For those who are serious about getting to grips with WordPress, I can recommend signing up for a whole variety of courses at https://wpapprentice.com.  The course has been managed for a few years already by a real WP specialist and detailed professional - Kirk Biglione - from California.  I ended up doing all of his courses during the summer breaks of 2015 and 2016 and beauty of it is that once you're subscribed you keep your tutorial account for as long as it is around and you get all kinds of neat e-mail updates like for example the Gutenberg Editor.  Best of all Kirk gave us a complimentary and very detailed course on the Gutenberg Editor in mid-December - so I spent New Years Day working through all of them - had great fun doing that.  I'm not an expert on Gutenberg by a long shot - I guess that can only come with experience, but have enough familiarity with it to work my way around it.  One thing is for sure, it's here to stay, so if one's serious about WordPress it may be a good idea to get familiar with it.
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#2
Gutenberg isn't really good for slow PCs. I personally had tried typing out articles on my blog & it seemed to lag alot. Not the website, but my PC. Reverting back to classic editor has made it easier. It is not shocking to see Gutenberg dying (by rating) due to its looks and hard to navigate features(dunno about others, but that's for me).
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#3
i tried it.

liked it at first. but 10 min later I preferred the classic again.
it looks definitely more responsive. more advanced.
but for me, I prefer the old classic one.

maybe I can give a new try later as I am not using wp by default.
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#4
(01-11-2019, 12:59 PM)perryoo11 Wrote:  i tried it.

liked it at first. but 10 min later I preferred the classic again.
it looks definitely more responsive. more advanced.
but for me, I prefer the old classic one.

maybe I can give a new try later as I am not using wp by default.

I think what irritates at the moment are all of the popup little tips and tutorials. I have to agree with you, classic is more simple for me at the moment. I haven't given up to learn how to use it. I'm just more cautious when it's a blog that I don't like experimenting in.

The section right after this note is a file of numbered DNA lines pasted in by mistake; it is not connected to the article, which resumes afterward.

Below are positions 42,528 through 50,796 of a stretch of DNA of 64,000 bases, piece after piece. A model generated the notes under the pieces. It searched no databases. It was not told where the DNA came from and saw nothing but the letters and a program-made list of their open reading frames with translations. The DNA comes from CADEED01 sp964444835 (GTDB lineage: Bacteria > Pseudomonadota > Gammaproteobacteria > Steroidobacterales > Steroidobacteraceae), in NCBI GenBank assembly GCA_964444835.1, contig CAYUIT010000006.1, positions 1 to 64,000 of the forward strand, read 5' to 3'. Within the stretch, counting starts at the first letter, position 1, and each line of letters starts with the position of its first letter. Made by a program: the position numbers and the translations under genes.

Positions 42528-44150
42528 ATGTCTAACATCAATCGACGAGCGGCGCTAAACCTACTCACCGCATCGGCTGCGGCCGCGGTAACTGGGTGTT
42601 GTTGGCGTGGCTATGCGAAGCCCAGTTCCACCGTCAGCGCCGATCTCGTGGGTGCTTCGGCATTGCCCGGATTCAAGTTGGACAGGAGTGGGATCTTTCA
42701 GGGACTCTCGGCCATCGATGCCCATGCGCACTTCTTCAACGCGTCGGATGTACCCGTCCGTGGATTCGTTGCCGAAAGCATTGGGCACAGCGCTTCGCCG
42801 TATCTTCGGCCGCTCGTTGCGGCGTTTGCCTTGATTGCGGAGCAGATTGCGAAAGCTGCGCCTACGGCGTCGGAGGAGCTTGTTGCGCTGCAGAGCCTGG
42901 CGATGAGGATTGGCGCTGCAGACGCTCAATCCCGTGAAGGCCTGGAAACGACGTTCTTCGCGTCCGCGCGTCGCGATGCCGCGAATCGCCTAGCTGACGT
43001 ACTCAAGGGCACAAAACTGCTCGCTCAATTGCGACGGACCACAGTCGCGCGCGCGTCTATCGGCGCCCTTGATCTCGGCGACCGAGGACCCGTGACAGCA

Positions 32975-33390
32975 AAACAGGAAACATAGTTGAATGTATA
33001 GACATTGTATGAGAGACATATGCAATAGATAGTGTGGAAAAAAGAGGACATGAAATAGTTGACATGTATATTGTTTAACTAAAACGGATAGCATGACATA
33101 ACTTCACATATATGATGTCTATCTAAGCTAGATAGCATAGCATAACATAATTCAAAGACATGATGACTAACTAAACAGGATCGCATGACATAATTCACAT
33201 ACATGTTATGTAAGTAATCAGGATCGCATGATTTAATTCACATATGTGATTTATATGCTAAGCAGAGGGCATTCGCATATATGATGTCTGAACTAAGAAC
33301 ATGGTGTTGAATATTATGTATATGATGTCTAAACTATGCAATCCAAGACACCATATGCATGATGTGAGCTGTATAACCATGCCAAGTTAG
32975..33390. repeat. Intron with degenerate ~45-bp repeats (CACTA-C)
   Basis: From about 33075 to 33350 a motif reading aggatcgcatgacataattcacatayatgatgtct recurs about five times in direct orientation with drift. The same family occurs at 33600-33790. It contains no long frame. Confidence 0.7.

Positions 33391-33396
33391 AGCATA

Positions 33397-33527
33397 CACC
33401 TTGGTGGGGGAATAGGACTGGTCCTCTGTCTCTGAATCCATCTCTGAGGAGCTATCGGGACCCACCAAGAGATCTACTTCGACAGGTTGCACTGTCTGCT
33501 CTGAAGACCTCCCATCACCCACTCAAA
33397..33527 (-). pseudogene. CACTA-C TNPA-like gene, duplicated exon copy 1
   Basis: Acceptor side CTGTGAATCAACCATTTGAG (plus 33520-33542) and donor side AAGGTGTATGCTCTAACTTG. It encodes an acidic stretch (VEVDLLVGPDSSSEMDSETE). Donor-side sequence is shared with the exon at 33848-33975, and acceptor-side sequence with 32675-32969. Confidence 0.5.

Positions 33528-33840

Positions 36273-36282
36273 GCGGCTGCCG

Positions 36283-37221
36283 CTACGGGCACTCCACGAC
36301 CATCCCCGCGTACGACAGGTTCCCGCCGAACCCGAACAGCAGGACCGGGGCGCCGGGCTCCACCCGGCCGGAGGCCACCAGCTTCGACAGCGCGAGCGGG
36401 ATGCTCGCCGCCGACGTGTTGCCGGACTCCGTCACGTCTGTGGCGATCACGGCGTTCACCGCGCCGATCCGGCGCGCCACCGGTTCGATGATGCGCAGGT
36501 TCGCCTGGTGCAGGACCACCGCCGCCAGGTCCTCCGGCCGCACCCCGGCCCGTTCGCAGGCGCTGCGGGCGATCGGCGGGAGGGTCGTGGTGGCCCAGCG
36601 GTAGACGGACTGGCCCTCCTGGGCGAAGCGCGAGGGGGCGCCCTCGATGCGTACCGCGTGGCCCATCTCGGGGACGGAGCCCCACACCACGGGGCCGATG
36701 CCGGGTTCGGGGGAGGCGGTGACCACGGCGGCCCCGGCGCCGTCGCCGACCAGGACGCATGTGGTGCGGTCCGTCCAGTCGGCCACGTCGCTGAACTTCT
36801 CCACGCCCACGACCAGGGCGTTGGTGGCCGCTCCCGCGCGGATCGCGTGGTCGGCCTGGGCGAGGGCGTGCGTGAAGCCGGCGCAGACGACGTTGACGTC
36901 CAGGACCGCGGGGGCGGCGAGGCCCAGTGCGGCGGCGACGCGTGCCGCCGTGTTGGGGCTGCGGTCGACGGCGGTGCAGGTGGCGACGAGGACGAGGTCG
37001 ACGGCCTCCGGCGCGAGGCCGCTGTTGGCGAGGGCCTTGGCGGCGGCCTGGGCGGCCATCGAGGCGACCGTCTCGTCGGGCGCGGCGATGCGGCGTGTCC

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#5
Im thinking about using the old editor again. Looks like they have decided to remove the word count, or it's hidden somewhere which I haven't seen yet. Preview now take lot longer to load. Maybe options which used to be on toolbar's gone. I don't remember everything I'm missing right now but I can't say I love it or impressed by it.


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#6
(01-12-2019, 08:58 AM)xdude Wrote:  Im thinking about using the old editor again. Looks like they have decided to remove the word count, or it's hidden somewhere which I haven't seen yet. Preview now take lot longer to load. Maybe options which used to be on toolbar's gone. I don't remember everything I'm missing right now but I can't say I love it or impressed by it.
I seem to have come across the word count at one point - not sure where. But yes, you're right, for someone who is in a big hurry, the classic editor works much faster. What I also find annoying are those popup tutorials that block my view of what is going on in the dashboard. Also takes extra time to get out of those as they're not in an easy removable position. Have to look for the little cross to nix them.

I spent most of today and part of last night working on a blog, and it was not with Gutenberg. Tongue